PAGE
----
Henry is commemorated on the school memorial, in Newick’s Roll of Honour and Book of Remembrance, at The Green, and on the war memorial in Barcombe. His name also appears on the Portsmouth Naval Memorial on Southsea Common, Portsmouth, a massive obelisk which bears the names of 9,666 men who died at sea during the First World War. A further 14,922 names were added for those lost during the Second World War. The original monument at Portsmouth was designed by Sir Rupert Lorimer, with sculpture by Henry Poole. It was opened in October 1924 by the Duke of York (the future King George VI). The Second World War Extension was opened by the Queen Mother in April 1953.
The monument includes the names of those men whose service began at Portsmouth; there are similar memorials at Plymouth and Chatham for those whose service began at those naval bases; a total of 32,287 naval and Royal Marine personnel were lost during the Great War.
Official records confirm the names of his parents but give the Barcombe address as ‘The Old Match’ possibly a misspelling/bad replication of ‘Old Thatched Cottages’. Records also erroneously give his age as 40 years old, and his service number as RMA16558. His naval medal roll (under his correct number of RMA6558) confirms his date of death and shows that he was entitled to the British War Medal and the Victory Medal, which were presumably sent to Fanny in Barcombe.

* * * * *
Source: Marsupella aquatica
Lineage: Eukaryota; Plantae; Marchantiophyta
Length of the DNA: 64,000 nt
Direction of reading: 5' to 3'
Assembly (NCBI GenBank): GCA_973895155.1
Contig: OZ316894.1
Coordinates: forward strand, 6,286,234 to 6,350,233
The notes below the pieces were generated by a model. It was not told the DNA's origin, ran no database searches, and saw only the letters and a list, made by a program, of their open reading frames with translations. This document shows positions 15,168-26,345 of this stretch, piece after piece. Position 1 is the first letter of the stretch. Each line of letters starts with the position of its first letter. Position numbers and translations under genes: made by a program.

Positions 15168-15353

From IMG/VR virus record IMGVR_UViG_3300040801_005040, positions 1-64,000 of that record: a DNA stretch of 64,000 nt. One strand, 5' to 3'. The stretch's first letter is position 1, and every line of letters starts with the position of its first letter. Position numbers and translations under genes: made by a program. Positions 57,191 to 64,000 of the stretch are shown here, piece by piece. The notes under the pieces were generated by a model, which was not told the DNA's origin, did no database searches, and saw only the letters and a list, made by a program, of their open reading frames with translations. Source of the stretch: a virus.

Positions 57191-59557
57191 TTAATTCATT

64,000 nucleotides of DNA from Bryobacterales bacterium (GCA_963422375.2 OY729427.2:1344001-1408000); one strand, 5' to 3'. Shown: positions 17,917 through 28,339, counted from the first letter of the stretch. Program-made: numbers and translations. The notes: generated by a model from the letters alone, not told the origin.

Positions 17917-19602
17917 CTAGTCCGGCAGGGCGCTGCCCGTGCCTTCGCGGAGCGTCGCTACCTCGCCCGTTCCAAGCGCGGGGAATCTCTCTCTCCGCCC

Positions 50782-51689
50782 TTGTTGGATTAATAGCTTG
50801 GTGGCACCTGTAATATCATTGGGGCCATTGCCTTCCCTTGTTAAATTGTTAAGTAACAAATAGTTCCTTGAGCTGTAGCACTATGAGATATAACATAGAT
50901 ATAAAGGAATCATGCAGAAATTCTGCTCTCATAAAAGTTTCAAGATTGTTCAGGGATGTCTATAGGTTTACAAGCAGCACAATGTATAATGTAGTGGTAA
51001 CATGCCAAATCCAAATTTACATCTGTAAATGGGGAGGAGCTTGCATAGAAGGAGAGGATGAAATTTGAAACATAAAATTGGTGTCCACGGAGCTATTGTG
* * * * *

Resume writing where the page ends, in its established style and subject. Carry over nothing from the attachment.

A number of Henry’s siblings also served during the war, but thankfully all survived; Joe and Frank both joined up in Canada and served on the Western Front; Ernest and George both served there with the Royal Garrison Artillery, Alfred served with the Durham Light Infantry and Charles was a driver with the Royal Army Service Corps. A second generation of the Stevens family also joined up; Joe’s son Percy followed his uncle into the Royal Marine Artillery. Henry’s nephew Leonard was killed in the Ypres Salient on 27th July 1917 while serving with the Royal Garrison Artillery.